Cisco Nexus 7000 Series NX-OS Security Configuration Guide, Release 4.0
Configuring Cisco TrustSec
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Configuring Cisco TrustSec

Table Of Contents

Configuring Cisco TrustSec

Information About Cisco TrustSec

Cisco TrustSec Architecture

Authentication

Cisco TrustSec and Authentication

Device Identities

Device Credentials

User Credentials

SGACLs and SGTs

Determining the Source Security Group

Determining the Destination Security Group

SXP for SGT Propagation Across Legacy Access Networks

Authorization and Policy Acquisition

Environment Data Download

RADIUS Relay Functionality

Virtualization Support

Licensing Requirements for Cisco TrustSec

Prerequisites for Cisco TrustSec

Guidelines and Limitations

Configuring Cisco TrustSec

Enabling the Cisco TrustSec Feature

Configuring Cisco TrustSec Device Credentials

Configuring AAA for Cisco TrustSec

Configuring AAA on the Cisco TrustSec Seed NX-OS Device

Configuring AAA on Cisco TrustSec Nonseed NX-OS Devices

Configuring Cisco TrustSec Authentication, Authorization, SAP, and Data Path Security

Cisco TrustSec Configuration Process for Cisco TrustSec Authentication and Authorization

Enabling Cisco TrustSec Authentication

Configuring Data-Path Replay Protection for Cisco TrustSec on Interfaces

Configuring SAP Operation Modes for Cisco TrustSec on Interfaces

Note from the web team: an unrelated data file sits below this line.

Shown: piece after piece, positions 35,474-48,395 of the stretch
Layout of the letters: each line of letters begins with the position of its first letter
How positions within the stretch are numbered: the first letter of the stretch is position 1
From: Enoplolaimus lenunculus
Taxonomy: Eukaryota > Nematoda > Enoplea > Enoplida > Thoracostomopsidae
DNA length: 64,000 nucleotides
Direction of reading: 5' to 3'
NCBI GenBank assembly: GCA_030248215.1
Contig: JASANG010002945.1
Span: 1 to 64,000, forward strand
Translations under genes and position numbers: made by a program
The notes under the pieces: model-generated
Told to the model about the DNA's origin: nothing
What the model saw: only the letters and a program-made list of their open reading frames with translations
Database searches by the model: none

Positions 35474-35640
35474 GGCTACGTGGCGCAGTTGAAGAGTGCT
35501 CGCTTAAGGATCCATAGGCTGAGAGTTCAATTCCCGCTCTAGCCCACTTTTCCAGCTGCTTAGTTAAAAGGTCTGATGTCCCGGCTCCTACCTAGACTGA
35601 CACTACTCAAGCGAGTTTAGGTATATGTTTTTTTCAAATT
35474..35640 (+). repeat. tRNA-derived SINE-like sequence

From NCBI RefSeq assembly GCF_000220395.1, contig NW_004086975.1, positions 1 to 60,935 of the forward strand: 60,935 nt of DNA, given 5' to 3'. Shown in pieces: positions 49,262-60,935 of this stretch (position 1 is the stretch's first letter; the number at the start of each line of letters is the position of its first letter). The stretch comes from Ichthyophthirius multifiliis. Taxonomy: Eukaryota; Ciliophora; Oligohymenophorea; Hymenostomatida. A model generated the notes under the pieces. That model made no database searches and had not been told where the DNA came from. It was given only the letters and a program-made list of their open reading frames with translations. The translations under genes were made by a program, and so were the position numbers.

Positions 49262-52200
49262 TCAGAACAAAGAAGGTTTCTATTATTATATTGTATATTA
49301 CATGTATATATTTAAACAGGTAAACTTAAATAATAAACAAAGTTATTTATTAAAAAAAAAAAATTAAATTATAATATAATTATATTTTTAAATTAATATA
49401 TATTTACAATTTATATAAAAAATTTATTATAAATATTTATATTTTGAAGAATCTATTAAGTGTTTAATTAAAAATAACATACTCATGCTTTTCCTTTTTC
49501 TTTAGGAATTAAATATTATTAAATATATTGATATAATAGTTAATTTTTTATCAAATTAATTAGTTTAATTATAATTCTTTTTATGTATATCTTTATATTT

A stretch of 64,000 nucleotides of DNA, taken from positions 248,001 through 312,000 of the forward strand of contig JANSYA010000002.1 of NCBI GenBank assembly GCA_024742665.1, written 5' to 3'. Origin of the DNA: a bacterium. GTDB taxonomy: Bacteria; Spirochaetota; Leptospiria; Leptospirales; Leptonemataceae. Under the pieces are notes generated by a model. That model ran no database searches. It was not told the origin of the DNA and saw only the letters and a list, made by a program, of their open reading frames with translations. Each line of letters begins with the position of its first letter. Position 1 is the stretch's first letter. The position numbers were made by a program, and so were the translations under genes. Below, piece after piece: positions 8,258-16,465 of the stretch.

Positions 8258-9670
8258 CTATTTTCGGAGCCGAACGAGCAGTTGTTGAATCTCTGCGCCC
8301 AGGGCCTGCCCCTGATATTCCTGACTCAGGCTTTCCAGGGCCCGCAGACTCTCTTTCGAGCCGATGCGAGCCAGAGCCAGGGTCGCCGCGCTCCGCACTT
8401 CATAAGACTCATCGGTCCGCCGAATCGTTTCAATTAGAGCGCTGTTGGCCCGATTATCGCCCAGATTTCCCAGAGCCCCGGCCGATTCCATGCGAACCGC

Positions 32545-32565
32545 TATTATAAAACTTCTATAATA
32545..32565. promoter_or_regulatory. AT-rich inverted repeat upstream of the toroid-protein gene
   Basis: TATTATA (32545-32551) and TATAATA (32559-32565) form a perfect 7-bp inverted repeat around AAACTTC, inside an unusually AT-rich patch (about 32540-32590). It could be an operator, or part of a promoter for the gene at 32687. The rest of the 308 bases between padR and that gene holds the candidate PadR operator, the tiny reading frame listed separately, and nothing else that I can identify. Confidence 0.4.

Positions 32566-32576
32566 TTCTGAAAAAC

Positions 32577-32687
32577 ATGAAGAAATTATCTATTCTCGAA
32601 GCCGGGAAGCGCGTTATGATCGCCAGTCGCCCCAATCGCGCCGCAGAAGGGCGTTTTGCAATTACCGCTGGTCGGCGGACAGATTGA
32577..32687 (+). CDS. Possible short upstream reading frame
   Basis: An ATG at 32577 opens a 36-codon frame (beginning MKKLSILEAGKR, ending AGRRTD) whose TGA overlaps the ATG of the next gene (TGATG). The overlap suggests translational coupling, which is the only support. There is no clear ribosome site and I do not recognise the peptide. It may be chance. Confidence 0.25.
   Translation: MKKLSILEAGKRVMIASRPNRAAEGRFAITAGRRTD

Configuring SGT Propagation for Cisco TrustSec on Interfaces

Regenerating SAP Keys on an Interface

Configuring Cisco TrustSec Authentication in Manual Mode

Configuring SGACL Policies

SGACL Policy Configuration Process

Enabling SGACL Policy Enforcement on VLANs

Enabling SGACL Policy Enforcement on VRFs

Manually Configuring Cisco TrustSec SGTs

Manually Configuring IPv4-Address-to-SGACL SGT Mapping

Manually Configuring SGACL Policies

Displaying the Downloaded SGACL Policies

Refreshing the Downloaded SGACL Policies

Manually Configuring SXP

Cisco TrustSec SXP Configuration Process

Enabling Cisco TrustSec SXP

Configuring Cisco TrustSec SXP Peer Connections

Configuring the Default SXP Password

Configuring the Default SXP Source IP Address

Changing the SXP Reconcile Period

Changing the SXP Retry Period

Verifying Cisco TrustSec Configuration

Example Cisco TrustSec Configurations

Enabling Cisco TrustSec

Configuring AAA for Cisco TrustSec on a Seed NX-OS Device

Enabling Cisco TrustSec Authentication on an Interface

Configuring Cisco TrustSec Authentication in Manual Mode

Configuring Cisco TrustSec Role-Based Policy Enforcement for the default VRF

Configuring Cisco TrustSec Role-Based Policy Enforcement for a Nondefault VRF

Configuring Cisco TrustSec Role-Based Policy Enforcement for a VLAN

Configuring IPv4 Address to SGACL SGT Mapping for the Default VRF

Configuring IPv4 Address to SGACL SGT Mapping for a Nondefault VRF

Configuring IPv4 Address to SGACL SGT Mapping for a VLAN

Manually Configuring Cisco TrustSec SGACLs

Manually Configuring SXP Peer Connections